Employers today face a wide variety of concerns when hiring new employees. Can the business afford the costs associated with additional personnel? What job functions must the new employee satisfy? What skillsets are required? How is the newly hired individual going to interact with its customers and, just as importantly, its other employees?
More and more often, employers are turning to pre-employment criminal background checks as a means of answering or managing the perceived risk associated with at least some of these questions. Seem reasonable? Perhaps, but such checks can also open the door to even greater problems and potential liability.
Today, some surveys and studies estimate that approximately 28% of American adults have a criminal record of some sort. Hence, employers who automatically disqualify individuals with a criminal conviction are more likely to miss out on potentially valuable employees.
In addition, since traditionally African Americans and Hispanics have higher rates of conviction, such checks may run afoul of Title VII of the Civil Rights Act of 1964, which prohibits discrimination on, among other grounds, the basis of race and national origin. As a result, employment related criminal background checks, including those conducted for existing employees, may invite claims filed with the Equal Employment Opportunity Commission (“EEOC”) and, worse, result in time consuming and expensive litigation. In order to avoid such risk and expense, the EEOC has issued guidelines to employers, which can be used to shape and craft policies and procedures through which the employer’s need to scrutinize the criminal background of potential or existing employees can be weighed against the potential disparate impact created by blanket checks and prohibition policies.
Under these guidelines, employers should first eliminate any previous policy which would automatically exclude persons from employment based upon any criminal arrest or conviction. Second, employers should work with an attorney knowledgeable in employment law to develop narrow policies and procedures that screen applicants or existing employees for criminal conduct in manners least likely to result in a discriminatory practice while adequately protecting the employer’s legitimate business interests and goals. In drafting or creating such policies, employers should carefully consider and identify those positions it believes a criminal background check is essential for and why. Employers must consider what specific offenses, including the nature and gravity of such offenses and the length of time since the offense and the completion of any sentence, would demonstrate that an individual is unfit for their particular position.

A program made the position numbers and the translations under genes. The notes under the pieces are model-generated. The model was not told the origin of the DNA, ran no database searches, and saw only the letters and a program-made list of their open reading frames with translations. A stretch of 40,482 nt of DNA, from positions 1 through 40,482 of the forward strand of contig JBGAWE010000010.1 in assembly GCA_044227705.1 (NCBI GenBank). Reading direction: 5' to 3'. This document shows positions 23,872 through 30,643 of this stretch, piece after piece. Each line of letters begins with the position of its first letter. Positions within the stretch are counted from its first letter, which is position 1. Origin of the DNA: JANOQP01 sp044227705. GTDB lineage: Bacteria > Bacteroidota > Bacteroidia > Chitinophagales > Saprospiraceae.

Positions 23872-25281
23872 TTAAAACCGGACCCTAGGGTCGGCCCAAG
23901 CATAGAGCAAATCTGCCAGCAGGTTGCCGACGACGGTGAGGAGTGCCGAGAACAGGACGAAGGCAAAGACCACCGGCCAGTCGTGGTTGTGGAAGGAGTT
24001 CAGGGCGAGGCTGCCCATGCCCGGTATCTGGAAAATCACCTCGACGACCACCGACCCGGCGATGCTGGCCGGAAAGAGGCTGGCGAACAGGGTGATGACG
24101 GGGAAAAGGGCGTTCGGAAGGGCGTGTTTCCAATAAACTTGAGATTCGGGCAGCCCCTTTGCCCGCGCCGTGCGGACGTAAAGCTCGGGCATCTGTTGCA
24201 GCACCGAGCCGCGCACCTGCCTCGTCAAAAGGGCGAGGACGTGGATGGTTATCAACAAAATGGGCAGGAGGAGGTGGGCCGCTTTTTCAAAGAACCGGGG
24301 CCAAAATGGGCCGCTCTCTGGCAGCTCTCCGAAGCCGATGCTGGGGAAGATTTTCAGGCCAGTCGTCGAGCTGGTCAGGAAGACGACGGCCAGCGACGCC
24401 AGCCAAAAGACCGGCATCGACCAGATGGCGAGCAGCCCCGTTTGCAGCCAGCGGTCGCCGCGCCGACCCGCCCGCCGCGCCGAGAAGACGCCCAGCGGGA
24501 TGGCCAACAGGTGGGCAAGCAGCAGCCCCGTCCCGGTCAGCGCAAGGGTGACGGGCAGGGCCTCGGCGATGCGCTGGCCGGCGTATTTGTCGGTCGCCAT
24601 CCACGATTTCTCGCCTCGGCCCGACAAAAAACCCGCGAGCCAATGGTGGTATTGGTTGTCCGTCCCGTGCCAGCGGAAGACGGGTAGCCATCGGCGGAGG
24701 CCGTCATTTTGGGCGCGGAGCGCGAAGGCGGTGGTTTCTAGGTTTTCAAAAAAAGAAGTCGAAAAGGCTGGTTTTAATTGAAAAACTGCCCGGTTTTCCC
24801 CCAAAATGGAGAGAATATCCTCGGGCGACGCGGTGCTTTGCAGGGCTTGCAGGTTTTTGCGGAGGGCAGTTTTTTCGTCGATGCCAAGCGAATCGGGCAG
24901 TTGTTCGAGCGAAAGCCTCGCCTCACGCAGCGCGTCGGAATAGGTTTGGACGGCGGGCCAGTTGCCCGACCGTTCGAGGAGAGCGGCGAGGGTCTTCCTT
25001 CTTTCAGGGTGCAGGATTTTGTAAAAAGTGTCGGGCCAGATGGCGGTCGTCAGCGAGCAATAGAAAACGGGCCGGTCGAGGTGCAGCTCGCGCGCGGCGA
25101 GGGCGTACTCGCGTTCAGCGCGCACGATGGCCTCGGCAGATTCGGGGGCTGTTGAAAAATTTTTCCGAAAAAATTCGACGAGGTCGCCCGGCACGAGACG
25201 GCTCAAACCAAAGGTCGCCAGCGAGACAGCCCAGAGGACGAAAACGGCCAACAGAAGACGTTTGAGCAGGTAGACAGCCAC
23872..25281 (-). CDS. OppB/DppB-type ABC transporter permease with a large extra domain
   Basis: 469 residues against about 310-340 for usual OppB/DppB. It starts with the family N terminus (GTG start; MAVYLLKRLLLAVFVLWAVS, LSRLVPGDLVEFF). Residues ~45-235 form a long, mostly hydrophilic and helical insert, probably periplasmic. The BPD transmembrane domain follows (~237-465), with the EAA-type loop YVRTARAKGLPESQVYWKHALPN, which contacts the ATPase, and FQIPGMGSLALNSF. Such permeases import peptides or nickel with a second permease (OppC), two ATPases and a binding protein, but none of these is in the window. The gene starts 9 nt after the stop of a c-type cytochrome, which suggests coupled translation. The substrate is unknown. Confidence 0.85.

Finally, for those individuals who are negatively impacted by the policy, the employer should consider, prior to a final disqualification: the facts or circumstances surrounding the offense; the number of offenses for which the individual was convicted; the age of the individual at the time of conviction; evidence that the individual has performed the same type of work as that for the position at issue since his or her conviction with no known incidents of criminal conduct; the length and consistence of the individual’s employment history both prior to and after the conviction; the rehabilitation efforts of the individual; employment or character references; and whether the individual is bonded under a federal, state or local bonding program.
By thoroughly and judiciously undertaking such considerations, employers are most likely to gain and retain valuable employees and minimize any risk to themselves of unwanted expense and potential liability.